About Us

In World War II, aircraft were used to create unprecedented death and destruction. As the war drew to a close, Christian air force pilots from Australia, New Zealand, United Kingdom and America, all began to have the same thought: “Why can’t aircraft now be used to bring life and hope”

From here, Mission Aviation Fellowship was born. Its vision was simple and wonderfully ambitious: to use aircraft so that isolated communities across the world would be physically and spiritually transformed in Christ’s name.

What started off as a dream is now a global movement, with around 140 aircraft serving 2000 churches, missions and agencies, in over 25 countries worldwide. Thousands of remote communities now have access to healthcare, education, community development, disaster relief and the good news of Jesus Christ.

A lot has happened over the 70 years since MAF was formed, but through all the social change, developments in technology and aviation, MAF’s mission remains relevant: To share God’s love through aviation and technology, so that people have access to help and hope.

 

Update

We meet for a time of prayer for MAF. If you’re interested to join us, please email maf-singapore@maf.org for the location. Our next prayer meeting is on 6th February 2017.

Story

South Sudan | 2017

Filling the Gap

MAF South Sudan pilot Eivind Lindtjørn talks about why the Cessna 182 is the perfect plane for small NGOs and missionaries working in remote places in South Sudan.

I love the Cessna 182 because it fills a gap that has existed for years where MAF couldn’t offer a small and cheap aircraft. For me, this is what mission and church flying is all about – that they can charter a plane for one to three passengers to fly wherever they need to go – to reach out to a village or to fly supplies – and it doesn’t cost an arm and a leg. The large Caravan is perfect for big groups or a ton of cargo, but there are also these missions with less funds that need to send one or two guys, or just 200-300 kilos of stuff. The 182 is perfect for that.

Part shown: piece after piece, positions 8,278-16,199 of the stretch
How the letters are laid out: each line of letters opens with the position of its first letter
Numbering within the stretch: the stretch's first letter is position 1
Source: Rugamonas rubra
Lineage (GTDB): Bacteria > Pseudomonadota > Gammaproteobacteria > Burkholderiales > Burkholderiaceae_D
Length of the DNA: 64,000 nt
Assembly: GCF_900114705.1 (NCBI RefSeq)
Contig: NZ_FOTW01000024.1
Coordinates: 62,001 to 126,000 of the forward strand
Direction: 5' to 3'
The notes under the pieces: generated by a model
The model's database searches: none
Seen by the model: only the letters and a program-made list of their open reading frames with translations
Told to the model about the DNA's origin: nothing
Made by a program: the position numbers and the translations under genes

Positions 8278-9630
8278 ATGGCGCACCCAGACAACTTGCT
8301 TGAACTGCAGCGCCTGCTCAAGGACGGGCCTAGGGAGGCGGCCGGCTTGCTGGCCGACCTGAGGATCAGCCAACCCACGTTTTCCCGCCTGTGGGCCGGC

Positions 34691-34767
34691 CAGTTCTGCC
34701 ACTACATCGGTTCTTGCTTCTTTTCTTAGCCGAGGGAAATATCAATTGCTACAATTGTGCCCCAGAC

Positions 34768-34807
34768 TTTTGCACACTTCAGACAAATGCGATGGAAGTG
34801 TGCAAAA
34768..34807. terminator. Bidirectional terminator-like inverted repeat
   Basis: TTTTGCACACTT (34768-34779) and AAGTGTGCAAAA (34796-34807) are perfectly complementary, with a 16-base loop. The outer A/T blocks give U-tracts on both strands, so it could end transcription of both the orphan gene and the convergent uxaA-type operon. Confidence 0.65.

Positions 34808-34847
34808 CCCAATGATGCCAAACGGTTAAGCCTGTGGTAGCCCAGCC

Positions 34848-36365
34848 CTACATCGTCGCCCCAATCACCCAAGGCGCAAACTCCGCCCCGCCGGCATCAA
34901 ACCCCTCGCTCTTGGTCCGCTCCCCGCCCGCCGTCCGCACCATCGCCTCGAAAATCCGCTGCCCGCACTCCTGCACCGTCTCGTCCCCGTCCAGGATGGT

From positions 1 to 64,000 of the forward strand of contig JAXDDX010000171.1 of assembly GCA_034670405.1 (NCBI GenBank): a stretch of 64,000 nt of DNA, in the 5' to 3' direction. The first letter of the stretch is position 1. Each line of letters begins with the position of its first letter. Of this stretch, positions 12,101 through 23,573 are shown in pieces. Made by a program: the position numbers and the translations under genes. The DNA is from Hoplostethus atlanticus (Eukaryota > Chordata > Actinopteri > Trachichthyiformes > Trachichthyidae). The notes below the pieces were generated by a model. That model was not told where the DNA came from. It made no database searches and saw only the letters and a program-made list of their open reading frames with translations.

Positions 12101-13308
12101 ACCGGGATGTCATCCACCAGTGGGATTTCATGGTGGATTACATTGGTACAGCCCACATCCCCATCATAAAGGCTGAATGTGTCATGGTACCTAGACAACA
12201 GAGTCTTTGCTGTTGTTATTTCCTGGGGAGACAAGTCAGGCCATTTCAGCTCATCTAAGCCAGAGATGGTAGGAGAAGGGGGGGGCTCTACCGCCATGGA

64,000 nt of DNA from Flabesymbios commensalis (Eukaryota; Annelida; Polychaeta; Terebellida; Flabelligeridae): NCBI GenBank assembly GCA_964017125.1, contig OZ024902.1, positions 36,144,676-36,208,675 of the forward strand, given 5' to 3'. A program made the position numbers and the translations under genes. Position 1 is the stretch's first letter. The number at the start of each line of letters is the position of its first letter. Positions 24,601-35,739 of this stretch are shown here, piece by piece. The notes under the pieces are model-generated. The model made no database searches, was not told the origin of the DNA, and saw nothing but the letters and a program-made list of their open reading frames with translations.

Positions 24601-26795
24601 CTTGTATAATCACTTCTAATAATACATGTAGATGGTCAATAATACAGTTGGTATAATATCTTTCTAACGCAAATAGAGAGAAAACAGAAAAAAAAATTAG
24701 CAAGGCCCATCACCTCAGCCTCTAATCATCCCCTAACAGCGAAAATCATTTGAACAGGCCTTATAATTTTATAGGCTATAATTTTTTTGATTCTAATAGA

It takes us back to the kind of Nate Saint era type of flying. I feel much more connected to our partners. Because of the type of flying that we do, I wait with the passengers and then I go back with them, so I get to know them at a different level. We have prayer fellowship before we go. I feel a part of the ministry when I fly this plane.

 

I can fly down to Lokitok, a 40-minute flight, with 270 kilos of cargo or two to three passengers for $260 round trip. To drive, it’s pot-holed and there are bandits along the road. It would take them a whole day, so they save both in money and time. We can actually say that it’s cheaper to use that aircraft than to use their car.

 

That’s why I’m so excited about it and why I love it. Not because it’s a comfortable plane. I’m 191 cm tall. I have to squeeze into this thing! But I would fly it any day.

 

The passengers

 

There were two African Inland Mission (AIM) doctors from the US who have been coming here twice a year for the last ten years. They had to go to Lokitok and stay for a few weeks and develop a clinic there. They only needed to fly those two down there on a very specific date. For that purpose, it was perfect.

 

Then you have Kuron Peace Village, for example. They were so excited when we got this plane, and they asked me, ‘Are you always available? Can we always charter this plane?’ It’s two days to drive there from Juba, and the roads are insecure and unsafe. They fly in one to three people, or their inverter might be broken for the solar system, so they fly in an inverter, and add on food or whatever they need that adds up to 200-300 kilos.

 

Bishop Taban, the founder of the Kuron Peace Village, travels a lot. He’s doing reconciliation and flies all over South Sudan. In Kuron, all the tribal chiefs came and had a little meeting under the tree before we left. Then I flew him to Yei where he met with a reconciliation group. He’s so excited and happy to have this plane available.

 

The Episcopal Church of Sudan (ECS) uses this plane all the time. One day I flew two radio workers installing a system for their station, and another time flew people running a workshop for the church, or a bishop to a board meeting. ECS uses the plane the most frequently.

 

 

Filling the gap

 

Most of the flights are east, west and south because those roads are so insecure. You don’t drive to Yei or Kajo Keji anymore because there are robberies where people are killed. And now it’s cheaper to use the aircraft.

 

We’re now the only one in South Sudan that can offer the little 182. No one else is filling that gap. If we can’t do it, no one else can do it. If I can’t fly one pastor or one missionary to Torit, he has to drive down. So it’s really meeting a need.

 

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